2. I hope there is a way to spin this into simple “the guy’s a crook” language.

    Here’s my concern: his base, or the portion comprised of less-educated anti-big government individuals, are anti-tax. I suspect that they will look at his tax-avoidance and his working of the system as a positive, and consider it tacit permission to do the same (akin to his leadership in uncivil words and actions).

    I envision the Trumpian side spinning it as

    1. “Why should my taxes pay for all those (insert word of choice: illegal immigrants, welfare mothers, anarchist cities, LGBTQ, women, persons of color, etc.)?”
    2. We are getting to be a socialist state, not with my hard-earned money.
    3. Other people aren’t smart enough to pay no taxes.

    The Dems had best work out out way to say that the crooked tax cheat ripped off the country while you (law-abiding citizen) paid your fair share.

    • …I’m not saying it’s been done…but one M. Harriot had a pretty decent first pass at something along those lines?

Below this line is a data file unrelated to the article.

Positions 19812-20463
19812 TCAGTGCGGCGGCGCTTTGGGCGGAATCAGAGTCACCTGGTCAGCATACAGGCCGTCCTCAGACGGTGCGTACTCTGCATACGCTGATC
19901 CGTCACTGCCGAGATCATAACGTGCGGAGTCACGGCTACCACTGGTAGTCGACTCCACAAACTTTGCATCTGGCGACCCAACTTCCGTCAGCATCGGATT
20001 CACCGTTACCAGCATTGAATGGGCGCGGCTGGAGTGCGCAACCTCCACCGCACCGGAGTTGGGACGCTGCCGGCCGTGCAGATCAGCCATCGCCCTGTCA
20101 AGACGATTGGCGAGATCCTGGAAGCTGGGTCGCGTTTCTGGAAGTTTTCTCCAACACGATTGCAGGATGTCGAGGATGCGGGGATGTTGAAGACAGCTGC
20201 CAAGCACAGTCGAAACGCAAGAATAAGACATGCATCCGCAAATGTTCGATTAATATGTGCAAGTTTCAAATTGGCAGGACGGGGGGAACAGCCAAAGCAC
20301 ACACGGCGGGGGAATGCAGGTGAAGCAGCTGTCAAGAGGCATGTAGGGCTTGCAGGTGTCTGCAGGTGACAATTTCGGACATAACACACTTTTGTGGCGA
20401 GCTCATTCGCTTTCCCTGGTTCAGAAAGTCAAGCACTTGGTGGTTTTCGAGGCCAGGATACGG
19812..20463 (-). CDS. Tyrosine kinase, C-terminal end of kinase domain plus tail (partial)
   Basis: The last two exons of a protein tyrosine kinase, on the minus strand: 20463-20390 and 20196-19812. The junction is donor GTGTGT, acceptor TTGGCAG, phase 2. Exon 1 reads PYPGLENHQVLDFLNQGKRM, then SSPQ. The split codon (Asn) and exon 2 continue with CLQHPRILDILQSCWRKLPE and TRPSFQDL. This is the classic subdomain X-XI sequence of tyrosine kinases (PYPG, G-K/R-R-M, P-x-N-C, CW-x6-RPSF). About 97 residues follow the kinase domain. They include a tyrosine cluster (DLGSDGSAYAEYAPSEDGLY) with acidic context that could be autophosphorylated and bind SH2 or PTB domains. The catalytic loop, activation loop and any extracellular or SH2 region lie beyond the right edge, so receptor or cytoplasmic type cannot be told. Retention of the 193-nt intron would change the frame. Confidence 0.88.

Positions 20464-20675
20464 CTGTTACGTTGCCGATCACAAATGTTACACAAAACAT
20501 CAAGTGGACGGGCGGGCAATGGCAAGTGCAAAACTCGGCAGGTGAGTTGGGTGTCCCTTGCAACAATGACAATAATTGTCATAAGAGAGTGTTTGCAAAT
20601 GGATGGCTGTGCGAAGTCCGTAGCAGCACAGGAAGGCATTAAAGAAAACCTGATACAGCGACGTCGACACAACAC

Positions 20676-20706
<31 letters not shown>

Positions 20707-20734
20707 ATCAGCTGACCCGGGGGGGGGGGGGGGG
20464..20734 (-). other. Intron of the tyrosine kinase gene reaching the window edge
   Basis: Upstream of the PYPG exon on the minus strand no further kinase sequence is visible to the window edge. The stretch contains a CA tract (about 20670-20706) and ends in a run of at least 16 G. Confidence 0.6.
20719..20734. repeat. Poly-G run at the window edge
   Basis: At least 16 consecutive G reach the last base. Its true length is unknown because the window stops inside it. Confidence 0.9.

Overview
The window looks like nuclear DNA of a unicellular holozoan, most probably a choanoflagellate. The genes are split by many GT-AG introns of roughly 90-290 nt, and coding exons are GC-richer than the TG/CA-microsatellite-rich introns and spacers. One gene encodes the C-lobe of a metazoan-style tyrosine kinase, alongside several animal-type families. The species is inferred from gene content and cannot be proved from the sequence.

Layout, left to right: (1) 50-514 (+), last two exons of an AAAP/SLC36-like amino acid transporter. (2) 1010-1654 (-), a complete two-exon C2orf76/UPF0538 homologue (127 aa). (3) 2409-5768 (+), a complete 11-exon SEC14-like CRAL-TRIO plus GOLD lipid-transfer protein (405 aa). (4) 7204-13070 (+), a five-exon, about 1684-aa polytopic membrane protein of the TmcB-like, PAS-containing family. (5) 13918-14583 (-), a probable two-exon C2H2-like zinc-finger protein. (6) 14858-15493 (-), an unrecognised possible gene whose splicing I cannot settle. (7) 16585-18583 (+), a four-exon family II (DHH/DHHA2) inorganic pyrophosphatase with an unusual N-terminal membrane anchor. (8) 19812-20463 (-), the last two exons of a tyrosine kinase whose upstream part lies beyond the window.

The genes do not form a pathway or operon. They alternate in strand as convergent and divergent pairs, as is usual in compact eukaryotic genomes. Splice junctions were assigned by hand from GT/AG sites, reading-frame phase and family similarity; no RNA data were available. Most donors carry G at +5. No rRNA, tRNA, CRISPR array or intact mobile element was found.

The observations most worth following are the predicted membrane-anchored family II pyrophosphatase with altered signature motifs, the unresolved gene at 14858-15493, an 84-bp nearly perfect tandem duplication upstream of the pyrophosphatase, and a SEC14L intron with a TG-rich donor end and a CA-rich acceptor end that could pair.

• The problem is that these morons have been saying this shit for decades already.  My criminal father was one of them.  He idolized Trump, yet died alone and broke because he refused to accept the reality that only rich people get to break the rules.  So, instead, he chose to alienate and step on literally everyone in pursuit of money above all.  I shed no tears for the man when I heard he died because he didn’t deserve anyone’s sympathy. 

      • …sorry for your loss & all…particularly as it sounds like your old man was lost to you somewhat in advance of his date with the reaper

        …& not to speak ill of the dead when I didn’t know them from Adam…but that whole temporarily-embarrassed-millionaire (should that be billionaire, these days?) schtick has always been some misplaced, mean-spirited bullshit & I wish we could kill it with fire

        …there’s a principle I’m told that is employed in mountaineering & the like which is that you have to move at the pace of the slowest/weakest member of your party because to do otherwise is basically to condemn them…& I’d almost be inclined to suggest it would be a good one to employ in matters of politics

        …except you just know those exact same people would suddenly be dragging their feet even worse than they do about things like climate change while bitching about how unreasonable it was to blame them for being a brake on everyone else’s progress

        …call me heartless but I think we might well be within our rights to cut bait on those folks to free up our hands to pick up & carry the less hateful stragglers over the line?

    • I think the sketchiness of what he’s done may turn out to be good for the Dems, not a problem.